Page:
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Growth Area Excludes West End Of Glenrose Prairie

Glenrose Prairie continues to be a battleground in the ongoing growth war, but Spokane County commissioners may have stopped the fighting on the western front.

Last week, the commissioners voted unanimously not to include the west end of Glenrose Prairie within the county’s new urban growth boundaries.

In doing so, the commissioners overruled recommendations by the Spokane City Council and a steering committee of elected officials who called for opening the west end of prairie to higher urban densities.

The decision by the commissioners on Feb. 11 sets the boundary for urban growth for the next 20 years under the state’s Growth Management Act.

The boundaries will become the framework for a new comprehensive plan and zoning code expected in about a year. The boundaries could be adjusted when those documents are adopted, and they can be reviewed every five years thereafter.

The area in question is accessible from the west side of Glenrose Road.

The move to take western Glenrose Prairie out of the urban area was the only modification in south Spokane County made by the commissioners.

Elsewhere on the South Side, the commissioners went along with previous recommendations of elected officials.

Much of the West Plains around Medical Lake and Airway Heights is included in the urban growth area. That is because the land there is already served by public sewer and water and has been targeted for urban and light industrial growth for years, said John Mercer, director of long-range planning for the county.

That doesn’t mean Glenrose will be immune to growth. The county still may allow the development of the upscale Morgan Murphy Estates with 42 homes on 210 acres on the north end of the prairie. The plan is consistent with the current zoning of allowing one house per five acres.

That planned-unit development was recently approved in a review by a hearing examiner, and county civil attorney James Emacio said he is studying the case for the commissioners.

In the wake of the Feb. 11 decision setting urban growth boundaries, some residents of Glenrose Prairie praised the commissioners for preserving the semirural character of the bucolic basin under the northern flank of Browne Mountain.

But developers and other residents objected to the decision, saying Glenrose is a logical extension of the current housing boom in southeast Spokane.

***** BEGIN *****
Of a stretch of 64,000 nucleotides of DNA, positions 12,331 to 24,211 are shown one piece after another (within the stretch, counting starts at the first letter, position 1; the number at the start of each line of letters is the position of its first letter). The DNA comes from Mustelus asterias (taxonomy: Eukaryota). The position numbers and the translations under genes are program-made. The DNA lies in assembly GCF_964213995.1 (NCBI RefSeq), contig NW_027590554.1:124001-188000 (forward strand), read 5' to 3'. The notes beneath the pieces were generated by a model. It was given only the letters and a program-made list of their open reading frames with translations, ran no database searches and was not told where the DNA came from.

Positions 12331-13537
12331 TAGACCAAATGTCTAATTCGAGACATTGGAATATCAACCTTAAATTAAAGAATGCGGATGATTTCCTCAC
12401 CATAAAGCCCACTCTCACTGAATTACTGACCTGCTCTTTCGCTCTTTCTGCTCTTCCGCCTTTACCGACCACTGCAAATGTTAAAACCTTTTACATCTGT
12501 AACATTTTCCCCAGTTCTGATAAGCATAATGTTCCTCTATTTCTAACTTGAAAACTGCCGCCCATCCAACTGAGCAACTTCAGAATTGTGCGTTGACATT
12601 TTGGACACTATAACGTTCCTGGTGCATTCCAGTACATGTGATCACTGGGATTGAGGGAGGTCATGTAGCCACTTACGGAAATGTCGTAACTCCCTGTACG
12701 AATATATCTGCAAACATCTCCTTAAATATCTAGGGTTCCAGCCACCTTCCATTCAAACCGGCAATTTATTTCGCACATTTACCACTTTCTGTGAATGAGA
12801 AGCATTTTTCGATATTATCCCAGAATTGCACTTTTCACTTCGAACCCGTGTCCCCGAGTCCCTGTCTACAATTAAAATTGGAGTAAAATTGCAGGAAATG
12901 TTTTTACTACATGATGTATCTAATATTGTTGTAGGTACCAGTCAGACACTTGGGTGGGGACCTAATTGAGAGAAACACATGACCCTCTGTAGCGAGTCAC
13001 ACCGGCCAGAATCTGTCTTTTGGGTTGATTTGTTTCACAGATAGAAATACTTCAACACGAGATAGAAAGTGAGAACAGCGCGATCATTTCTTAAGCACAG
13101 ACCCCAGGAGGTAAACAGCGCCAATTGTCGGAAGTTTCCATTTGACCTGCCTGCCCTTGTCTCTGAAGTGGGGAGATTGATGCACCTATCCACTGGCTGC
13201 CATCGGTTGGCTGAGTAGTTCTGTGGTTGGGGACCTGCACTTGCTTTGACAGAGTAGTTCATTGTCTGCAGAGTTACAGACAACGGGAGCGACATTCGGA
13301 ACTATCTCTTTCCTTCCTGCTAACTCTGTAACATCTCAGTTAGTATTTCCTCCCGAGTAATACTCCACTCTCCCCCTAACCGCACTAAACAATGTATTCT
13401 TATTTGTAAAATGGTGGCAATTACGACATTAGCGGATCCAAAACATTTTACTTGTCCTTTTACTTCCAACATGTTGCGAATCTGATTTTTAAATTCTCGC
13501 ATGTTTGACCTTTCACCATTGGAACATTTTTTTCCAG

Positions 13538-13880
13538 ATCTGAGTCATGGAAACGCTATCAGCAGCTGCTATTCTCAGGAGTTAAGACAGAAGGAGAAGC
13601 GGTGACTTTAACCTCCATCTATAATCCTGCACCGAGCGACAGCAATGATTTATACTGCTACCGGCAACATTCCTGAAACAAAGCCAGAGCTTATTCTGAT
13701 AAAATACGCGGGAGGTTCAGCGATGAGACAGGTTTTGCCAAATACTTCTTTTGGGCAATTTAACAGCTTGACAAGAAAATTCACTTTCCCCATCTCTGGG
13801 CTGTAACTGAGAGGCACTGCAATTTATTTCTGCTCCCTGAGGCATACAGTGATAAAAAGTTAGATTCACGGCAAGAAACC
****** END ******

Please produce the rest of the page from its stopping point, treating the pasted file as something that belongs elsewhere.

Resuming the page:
Urban growth could bring three homes per acre.

“We are just elated,” said Dick Boge, president of the Glenrose Community Association, which represents 168 families in the area.

He said the decision proves that smaller landowners can influence local decisions if they band together and articulate their case.

“We know the commissioners are listening to us,” Boge said.

Al Payne, who is heading up a development group called Glenrose Associates, wants to put 100 homes on 36 acres on the west side of Glenrose Road at about the south 4500 block. The area is southeast of Chase Middle School.

His group has won preliminary approval by the Spokane City Council for the Muirfield Annexation, which means the city is willing to extend water, sewer and stormwater service to the property.

The property is just outside the current reach of those utilities now.

The annexation proposal was sent to the Boundary Review Board but has been held up by a lawsuit filed against the city by the Glenrose Community Association.

“I just happen to think we have a right to develop our property,” Payne said. “At the eleventh hour, they (the commissioners) throw us out.”

County Commissioner Kate McCaslin said the board heard testimony both for and against extending the growth boundary to Glenrose Road.

“That was one of the toughest decisions,” she said.

Since the county adopted a comprehensive plan in the early 1980s, the area under dispute has been considered semirural, she said.

Throughout the county, the commissioners declined to extend the urban area beyond the current comprehensive plan, Mercer said.

In several areas, the commissioners drew back on the urban growth area in the existing plan in setting the new growth boundary, he said.

Thus the decision on Glenrose Prairie is consistent with the commissioners’ approach elsewhere in Spokane, Mercer said.

A big issue has been concern over sewer and stormwater.

The proposed Glenrose annexation lies adjacent to a narrow drainage that is plagued with runoff problems from existing developments.

Payne said part of the property his group wants to develop has been eroded because the county installed a stormwater diversion pipe that spills water onto the group’s land during storms and snow-melting periods.

At the same time, the city uses the natural drainage channel at the west end of prairie as a site for sewage lagoons.

Payne argued that bringing city sewer lines to his proposed development would eliminate the need for the lagoons and the county could then use the natural drainage channel for stormwater.

He said the county’s ineffectiveness in dealing with the stormwater and sewage issues may be the real reason the commissioners excluded his proposed development from the urban growth area.

McCaslin and other county officials acknowledged the stormwater problem needs addressing but said that isn’t the sole reason for putting the boundary where they did.

Advocates of growth management say urban growth boundaries are needed to make sense out of the leapfrog development that has taken over many rural areas and is costing local governments large amounts of money to extend school, road and utility services.

, DataTimes ILLUSTRATION: Map: Urban growth areas